One Dosage Doesn't Fit All

Researchers are working to revolutionize how medical professionals determine drug treatment plans for children and youth facing devastating diagnoses at Children’s Hospital, London Health Sciences Centre.

Currently, standard dosing practices dictate that every patient receives an average dose of the medications required to fight their disease or illness. However, in certain instances, this can have serious consequences.

A child’s genes define their ability to tolerate medications, and every patient metabolizes drugs at different rates. Some children have extra ability, due to their genetics, to break down drugs rapidly, which can result in medications becoming ineffective. Others cannot process certain drugs at all, leading the child to experience dangerous and severe toxicity.

Recognizing that every child is different, Dr. Richard Kim, a world renowned clinical pharmacologist with Children’s Health Research Institute (CHRI), and a team of researchers are taking steps to introduce a personalized approach to drug therapy at Children’s Hospital. Currently, his team is focused on helping patients who have leukemia or inflammatory bowel disease.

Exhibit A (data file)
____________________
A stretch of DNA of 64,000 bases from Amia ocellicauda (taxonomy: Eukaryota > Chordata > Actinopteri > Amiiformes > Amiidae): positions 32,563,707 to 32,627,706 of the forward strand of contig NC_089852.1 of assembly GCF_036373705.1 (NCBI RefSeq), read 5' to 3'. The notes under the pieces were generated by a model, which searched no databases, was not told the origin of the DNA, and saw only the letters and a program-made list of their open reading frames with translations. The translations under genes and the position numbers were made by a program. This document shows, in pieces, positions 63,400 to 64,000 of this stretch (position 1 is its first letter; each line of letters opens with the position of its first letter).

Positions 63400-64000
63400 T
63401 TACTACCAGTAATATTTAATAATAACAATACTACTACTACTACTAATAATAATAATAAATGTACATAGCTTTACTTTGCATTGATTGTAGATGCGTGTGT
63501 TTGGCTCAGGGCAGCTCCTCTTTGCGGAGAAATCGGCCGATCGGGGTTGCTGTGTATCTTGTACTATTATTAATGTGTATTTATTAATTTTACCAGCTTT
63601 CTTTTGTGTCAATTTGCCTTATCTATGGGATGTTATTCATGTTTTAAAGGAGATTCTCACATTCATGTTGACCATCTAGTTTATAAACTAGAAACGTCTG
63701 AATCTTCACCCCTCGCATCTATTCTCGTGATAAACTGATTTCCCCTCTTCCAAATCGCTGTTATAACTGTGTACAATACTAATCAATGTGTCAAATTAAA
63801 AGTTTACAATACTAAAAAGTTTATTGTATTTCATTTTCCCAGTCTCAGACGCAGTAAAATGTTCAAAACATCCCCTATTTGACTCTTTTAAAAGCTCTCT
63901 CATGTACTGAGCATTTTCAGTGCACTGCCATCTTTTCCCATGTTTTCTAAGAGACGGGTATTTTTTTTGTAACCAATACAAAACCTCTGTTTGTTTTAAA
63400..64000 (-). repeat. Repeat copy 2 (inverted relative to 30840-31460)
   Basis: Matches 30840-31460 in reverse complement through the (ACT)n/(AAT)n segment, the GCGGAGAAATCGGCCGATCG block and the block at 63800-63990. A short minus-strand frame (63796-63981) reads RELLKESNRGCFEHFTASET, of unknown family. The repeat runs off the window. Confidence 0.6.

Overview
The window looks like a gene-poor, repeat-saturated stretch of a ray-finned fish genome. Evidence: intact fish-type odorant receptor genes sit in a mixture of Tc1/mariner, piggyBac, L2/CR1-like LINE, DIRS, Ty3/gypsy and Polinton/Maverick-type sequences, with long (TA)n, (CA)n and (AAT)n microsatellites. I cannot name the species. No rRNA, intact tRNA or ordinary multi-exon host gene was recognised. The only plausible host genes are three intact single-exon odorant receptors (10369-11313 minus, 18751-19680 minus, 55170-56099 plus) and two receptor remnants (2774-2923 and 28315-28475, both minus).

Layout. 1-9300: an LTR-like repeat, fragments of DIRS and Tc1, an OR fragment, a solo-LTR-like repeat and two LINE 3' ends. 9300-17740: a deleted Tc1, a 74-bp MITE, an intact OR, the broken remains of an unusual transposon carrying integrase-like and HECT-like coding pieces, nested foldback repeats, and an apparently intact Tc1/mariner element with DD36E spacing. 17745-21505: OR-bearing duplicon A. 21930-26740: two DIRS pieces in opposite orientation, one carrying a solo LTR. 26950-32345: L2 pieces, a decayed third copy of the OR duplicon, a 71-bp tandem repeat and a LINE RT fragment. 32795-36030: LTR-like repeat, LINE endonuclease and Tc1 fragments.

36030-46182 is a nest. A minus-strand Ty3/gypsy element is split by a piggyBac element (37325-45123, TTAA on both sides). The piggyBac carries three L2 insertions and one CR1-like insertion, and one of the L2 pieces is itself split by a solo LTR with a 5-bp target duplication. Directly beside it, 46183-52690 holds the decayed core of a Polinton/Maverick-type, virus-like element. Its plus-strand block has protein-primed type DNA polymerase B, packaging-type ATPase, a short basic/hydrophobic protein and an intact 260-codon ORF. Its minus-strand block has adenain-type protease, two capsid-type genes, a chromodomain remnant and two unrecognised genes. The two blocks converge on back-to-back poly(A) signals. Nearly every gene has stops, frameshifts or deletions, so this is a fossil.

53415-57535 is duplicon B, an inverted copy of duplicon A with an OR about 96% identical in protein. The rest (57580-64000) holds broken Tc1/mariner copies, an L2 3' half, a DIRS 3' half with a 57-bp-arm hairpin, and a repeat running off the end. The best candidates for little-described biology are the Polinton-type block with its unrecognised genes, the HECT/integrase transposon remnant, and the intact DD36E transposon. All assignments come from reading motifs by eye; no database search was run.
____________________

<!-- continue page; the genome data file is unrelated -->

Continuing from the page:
Using cutting-edge technology and backed by a wealth of literature, Dr. Kim and his team are able to analyze children’s DNA to predict how they will metabolize certain prescription medications, such as the commonly used chemotherapy Mercaptopurine. They then make recommendations to the health care practitioners about which dose that particular child will be able to safely tolerate or possible alternative therapies to explore.

Dr. Kim’s goal is to eventually integrate personalized medicine into everyday patient care, ensuring all children receive the maximum benefit from medications but with the least risk.

“The development of Personalized or Precision Medicine, by helping us understand how genetics can impact drug effectiveness and safety, allows us the opportunity to predict which individual child is safe or at risk prior to drug treatment,” shares Dr. Michael Rieder, chair/chief of the Department of Paediatrics at Children’s Hospital. “It is increasingly clear that these approaches will greatly enhance the ability of our child health care teams to provide effective and safe treatment for all of the children we have the privilege to care for.”

 

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